Wales entertain Wallabies in final Test
November 28, 2008
Australia fly-half Matt Giteau will be looking for another influential performance at the Millennium Stadium © Getty Images
Wales and Australia go head-to-head for the James Bevan Trophy on Saturday with plenty at stake for both sides.
Following defeats at the hands of South Africa and the All Blacks, Warren Gatland's Six Nations champions have one final throw of the dice at the Millennium Stadium if they are to finally put down a marker against the best of the southern hemsiphere. After securing the Grand Slam in 2005, Wales snatched a 24-22 win over a below-par Wallabies side thanks to a moment of brilliance from recently-crowned IRB World Player of the Year Shane Williams, but this Australia side is a far different proposition.
In recent weeks Robbie Deans' men have done enough to impress and confound fans and critics alike. First up was a come-from-behind victory over Italy but they found their form the following weekend with a dominant, Al Baxter-powered victory over England at Twickenham. This was followed by a stuttering win in Paris last weekend where they benefited from some wayward kicking from David Skrela. Despite some question marks they remain on course and will want to head home with an unbeaten tour under their belts.
Wales come into the game after a frustrating few weeks, with a 20-15 loss to South Africa and last weekend's 29-9 defeat to the All Blacks not telling the whole story of a battling autumn campaign. Currently all Wales have to show for their efforts is a sloppy win over Canada two weeks ago, a fact that they will be desperate to change on Saturday. On paper this game looks the most evenly matched of the autumn, especially given the Wallabies choice to rest certain key personnel, including talismanic open-side George Smith in one of five changes.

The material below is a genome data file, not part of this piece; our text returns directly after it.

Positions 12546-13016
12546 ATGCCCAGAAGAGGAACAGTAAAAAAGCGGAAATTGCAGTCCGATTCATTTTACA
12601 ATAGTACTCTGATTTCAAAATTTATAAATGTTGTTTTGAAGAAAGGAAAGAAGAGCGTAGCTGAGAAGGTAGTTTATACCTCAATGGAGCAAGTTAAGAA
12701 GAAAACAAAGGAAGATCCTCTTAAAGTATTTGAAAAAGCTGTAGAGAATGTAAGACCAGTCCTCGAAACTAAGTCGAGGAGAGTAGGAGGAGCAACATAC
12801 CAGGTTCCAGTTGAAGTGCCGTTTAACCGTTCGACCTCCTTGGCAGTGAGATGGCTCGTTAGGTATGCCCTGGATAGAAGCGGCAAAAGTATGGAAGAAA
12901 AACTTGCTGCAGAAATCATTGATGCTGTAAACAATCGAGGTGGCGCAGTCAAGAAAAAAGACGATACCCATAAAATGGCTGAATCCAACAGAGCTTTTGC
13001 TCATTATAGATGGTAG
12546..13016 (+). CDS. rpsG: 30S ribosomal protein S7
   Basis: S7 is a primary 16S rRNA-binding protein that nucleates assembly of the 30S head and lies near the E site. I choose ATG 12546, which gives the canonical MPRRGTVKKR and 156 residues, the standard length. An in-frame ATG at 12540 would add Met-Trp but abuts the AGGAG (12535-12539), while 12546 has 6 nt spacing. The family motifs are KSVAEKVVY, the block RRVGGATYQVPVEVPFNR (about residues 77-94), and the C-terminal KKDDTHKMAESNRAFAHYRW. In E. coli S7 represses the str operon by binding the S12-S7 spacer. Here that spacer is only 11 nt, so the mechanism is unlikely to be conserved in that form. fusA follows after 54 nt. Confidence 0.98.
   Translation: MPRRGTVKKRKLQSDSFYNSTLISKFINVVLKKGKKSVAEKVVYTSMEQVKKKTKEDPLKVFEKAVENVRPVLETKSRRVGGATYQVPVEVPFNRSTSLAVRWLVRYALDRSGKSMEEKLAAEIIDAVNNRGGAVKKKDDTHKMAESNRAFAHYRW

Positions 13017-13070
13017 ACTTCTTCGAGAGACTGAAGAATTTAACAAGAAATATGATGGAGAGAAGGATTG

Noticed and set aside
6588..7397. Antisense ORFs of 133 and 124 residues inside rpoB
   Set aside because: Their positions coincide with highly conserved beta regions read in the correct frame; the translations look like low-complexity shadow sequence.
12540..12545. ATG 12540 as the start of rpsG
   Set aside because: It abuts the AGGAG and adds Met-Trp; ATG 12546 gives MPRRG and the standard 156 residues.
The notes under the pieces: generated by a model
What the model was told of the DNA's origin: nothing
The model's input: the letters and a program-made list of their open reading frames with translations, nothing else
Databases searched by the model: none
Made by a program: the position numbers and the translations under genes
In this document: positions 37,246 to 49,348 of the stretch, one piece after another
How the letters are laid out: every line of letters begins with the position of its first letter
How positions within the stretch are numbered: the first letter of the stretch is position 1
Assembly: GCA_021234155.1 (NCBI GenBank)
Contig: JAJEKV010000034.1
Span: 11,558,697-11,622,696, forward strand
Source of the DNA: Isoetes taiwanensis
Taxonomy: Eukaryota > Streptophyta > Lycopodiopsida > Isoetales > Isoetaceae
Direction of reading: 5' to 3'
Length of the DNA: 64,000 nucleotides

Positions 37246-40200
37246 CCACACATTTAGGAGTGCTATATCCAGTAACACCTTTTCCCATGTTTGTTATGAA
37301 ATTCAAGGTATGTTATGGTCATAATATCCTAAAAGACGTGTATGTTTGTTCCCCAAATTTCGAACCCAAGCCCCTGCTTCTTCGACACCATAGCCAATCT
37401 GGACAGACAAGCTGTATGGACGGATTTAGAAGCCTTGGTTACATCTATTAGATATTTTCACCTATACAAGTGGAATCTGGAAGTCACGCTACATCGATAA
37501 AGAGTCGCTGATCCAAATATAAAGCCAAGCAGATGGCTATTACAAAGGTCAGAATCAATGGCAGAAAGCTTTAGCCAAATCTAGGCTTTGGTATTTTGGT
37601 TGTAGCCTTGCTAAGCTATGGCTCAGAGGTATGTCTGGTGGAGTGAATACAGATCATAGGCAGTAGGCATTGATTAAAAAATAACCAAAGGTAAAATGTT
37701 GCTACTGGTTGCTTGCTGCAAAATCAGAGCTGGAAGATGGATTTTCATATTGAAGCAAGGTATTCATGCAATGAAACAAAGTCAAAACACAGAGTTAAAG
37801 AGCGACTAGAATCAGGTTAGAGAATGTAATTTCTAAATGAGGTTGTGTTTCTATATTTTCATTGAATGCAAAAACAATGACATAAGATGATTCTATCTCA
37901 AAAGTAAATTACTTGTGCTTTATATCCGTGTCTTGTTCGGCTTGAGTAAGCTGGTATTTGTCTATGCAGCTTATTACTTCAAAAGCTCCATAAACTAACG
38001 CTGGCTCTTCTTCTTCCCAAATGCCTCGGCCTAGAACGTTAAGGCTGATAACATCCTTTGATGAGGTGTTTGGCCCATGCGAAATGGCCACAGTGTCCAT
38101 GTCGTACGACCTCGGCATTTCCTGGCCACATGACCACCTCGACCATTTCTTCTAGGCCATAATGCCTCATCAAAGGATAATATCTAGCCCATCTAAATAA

Deans has maintained that his team selection does not mean that the Wallabies are taking Wales lightly, "Wales have shown throughout the course of this year that they are a world class side," he said. "This will be our toughest game. First of all they picked up the Six Nations and even in their recent performances they will be frustrated, probably from a results perspective, but they have shown in each game that they are world class. And what makes them really dangerous this week is that they are very hungry to show that.
"They know they are getting close (to beating one of the southern hemisphere teams). As a result, they'll be looking to bring forward the confidence they have gained out of those previous performances, and will see us as an opportunity to complete the package." Wales have made two changes from the side that lost to the All Blacks, with Mark Jones replacing teenage wing Leigh Halfpenny, given a break after a hugely encouraging autumn, and Ian Gough slotting into the second-row in place of the injured Ian Evans.
While unlikely, there is also a chance for Wales to move up the IRB world rankings ahead of Monday's 2011 Rugby World Cup pool draw should they post a 15-point win and England lose to the All Blacks.
"We want to play the best teams regularly in order to improve ourselves and raise our own standards," said Wales boss Gatland. "We want to achieve consistency, and any rise up the world rankings would certainly be a reflection that we may be going in the right direction.